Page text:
Take a look at the cover of any fitness magazine, and you're bound to see a model with enviable six-pack abs. The fitness industry flaunts toned stomachs and pitches workouts promising to get you a six pack, making you think it's the most desirable outcome of a dedicated fitness routine.
While six-pack abs are a benefit to some — especially those cover models who need to make their living posing on magazines and in calendars — they aren't a necessity to good health or core strength.
What Is a Six Pack?
Here's a little anatomy lesson: The front muscle of your abdomen is known as the rectus abdominus, according to Len Kravitz, writing for the University of New Mexico. It's a long, flat sheath of fibers that extend between your pubic bone and the lower ribs.
In every person, a strong tendon separates the right and left sides of the muscle and three tendon creases segment it horizontally. When you're lean enough to have these separations show, you're said to have six-pack abs.
Men with a body fat percentage of about six to nine percent and women with a body fat percentage of 16 to 19 percent usually have a visible six-pack — if they've developed their ab muscles through exercise. For some men and women, six-pack abs only become visible with an even lower body fat level.
Benefits of Having Abs
If you achieve six-pack abs by eating mostly whole, unprocessed foods, limiting your intake of alcohol and refined sugar and regularly exercising, your abs reflect your healthy dietary and fitness habits.
The clean diet essential to creating your abs may deter food cravings and make you feel virtuous about your eating habits. Achieving such a goal as six-pack abs can boost your confidence and make you feel proud of your appearance.
In certain sports, such as track, gymnastics or triathlon, having a low body fat percentage that shows off a six-pack is helpful because it means you have less body mass to carry as you move. In bodybuilding or figure competitions, a low body fat level and cut, six-pack abs are a must to scoring points with judges.
Six-Pack Abs and Health
Having a six pack doesn't necessarily mean you're healthier or more athletically inclined than someone with a little padding around the middle. You can easily create a strong, functional core that powers you through most sports — including a soccer match or football game — without visibly cut muscles on your middle.
A six-pack isn't an indication of more muscle; it simply means you have less fat covering those muscles. If you've attained a six-pack only by dieting to extremes and doing hanging leg raises in the gym, it isn't going to improve your performance on the field.
The body fat levels required to achieve a six pack don't provide any clear health advantage, either. Decreasing your body fat to below 14 percent as a woman or eight percent as a man shows no evidence of improved vibrancy or well-being according to the University of Pennsylvania.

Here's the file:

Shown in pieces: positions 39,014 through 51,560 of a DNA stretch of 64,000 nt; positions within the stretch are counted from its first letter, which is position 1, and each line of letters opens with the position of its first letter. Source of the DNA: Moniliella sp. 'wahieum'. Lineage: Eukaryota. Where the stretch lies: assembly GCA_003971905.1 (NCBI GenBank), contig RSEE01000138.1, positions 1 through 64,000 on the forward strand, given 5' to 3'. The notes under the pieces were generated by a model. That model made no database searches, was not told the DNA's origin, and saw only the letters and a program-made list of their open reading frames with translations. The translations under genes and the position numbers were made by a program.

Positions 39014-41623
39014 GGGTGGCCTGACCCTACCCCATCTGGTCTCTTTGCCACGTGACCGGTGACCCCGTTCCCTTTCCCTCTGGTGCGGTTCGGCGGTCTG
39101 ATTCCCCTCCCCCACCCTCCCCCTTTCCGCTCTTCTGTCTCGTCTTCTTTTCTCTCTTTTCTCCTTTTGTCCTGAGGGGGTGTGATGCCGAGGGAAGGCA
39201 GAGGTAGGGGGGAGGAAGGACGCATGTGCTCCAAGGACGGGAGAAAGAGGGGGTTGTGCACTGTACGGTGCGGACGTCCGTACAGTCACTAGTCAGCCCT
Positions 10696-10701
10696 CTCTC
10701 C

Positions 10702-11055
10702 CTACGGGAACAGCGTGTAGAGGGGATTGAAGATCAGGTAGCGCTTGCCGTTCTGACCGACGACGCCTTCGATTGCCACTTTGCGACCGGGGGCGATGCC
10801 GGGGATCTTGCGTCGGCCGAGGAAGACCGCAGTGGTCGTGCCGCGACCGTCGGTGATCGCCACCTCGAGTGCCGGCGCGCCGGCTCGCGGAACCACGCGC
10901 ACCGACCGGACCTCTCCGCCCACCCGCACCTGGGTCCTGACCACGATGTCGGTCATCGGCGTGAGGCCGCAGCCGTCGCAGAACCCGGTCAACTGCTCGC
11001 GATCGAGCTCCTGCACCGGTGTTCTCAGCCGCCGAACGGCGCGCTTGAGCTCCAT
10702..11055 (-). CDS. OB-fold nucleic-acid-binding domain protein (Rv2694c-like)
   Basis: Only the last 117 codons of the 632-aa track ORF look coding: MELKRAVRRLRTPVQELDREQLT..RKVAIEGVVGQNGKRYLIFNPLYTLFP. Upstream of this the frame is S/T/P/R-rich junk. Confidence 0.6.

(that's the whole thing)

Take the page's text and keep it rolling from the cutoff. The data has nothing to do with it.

Sometimes, it's just the opposite: The behavior required to dip to the body fat levels required to achieve six-pack abs can be unhealthy. You may restrict your food intake so severely that you're irritable and hungry much of the time.
Social events and restaurant meals become a struggle and much of your life revolves around a tightly-scheduled gym routine. The strict regimen and dietary restrictions can become tiresome.
A Healthy Body Fat Level
Instead of measuring your health and achievements by the abdominal muscles you see in the mirror, adopt healthy habits that make you feel energized and vibrant. The six-pack goal can be frustrating and even impossible.
Some people have muscles configured in a way that will never allow them to show off a six pack, regardless of how lean they become. The muscles are staggered, angled or the tendinous crease is so slight that only four, not six, sections are visible.
The average healthy adult man usually has a body fat of 15 to 20 percent and woman 20 to 25 percent according to the Centers for Disease Control and Prevention. Reach for lower levels if it supports your sports performance goals. Extreme measures designed to get you to achieve six-pack abs offer no benefits and may do you more harm than good.
However, losing some fat when your body fat levels at are at an unhealthy level of 25 percent or greater in a man or 32 percent or greater in a woman is prudent. Your goal doesn't have to be six-pack abs, but a healthier body overall.
Quality foods, such as lean meats, whole grains and fresh produce, and a regular exercise routine that includes cardio, strength and flexibility support good health and optimal body weight. Also, aim to get seven to nine hours of quality sleep per night.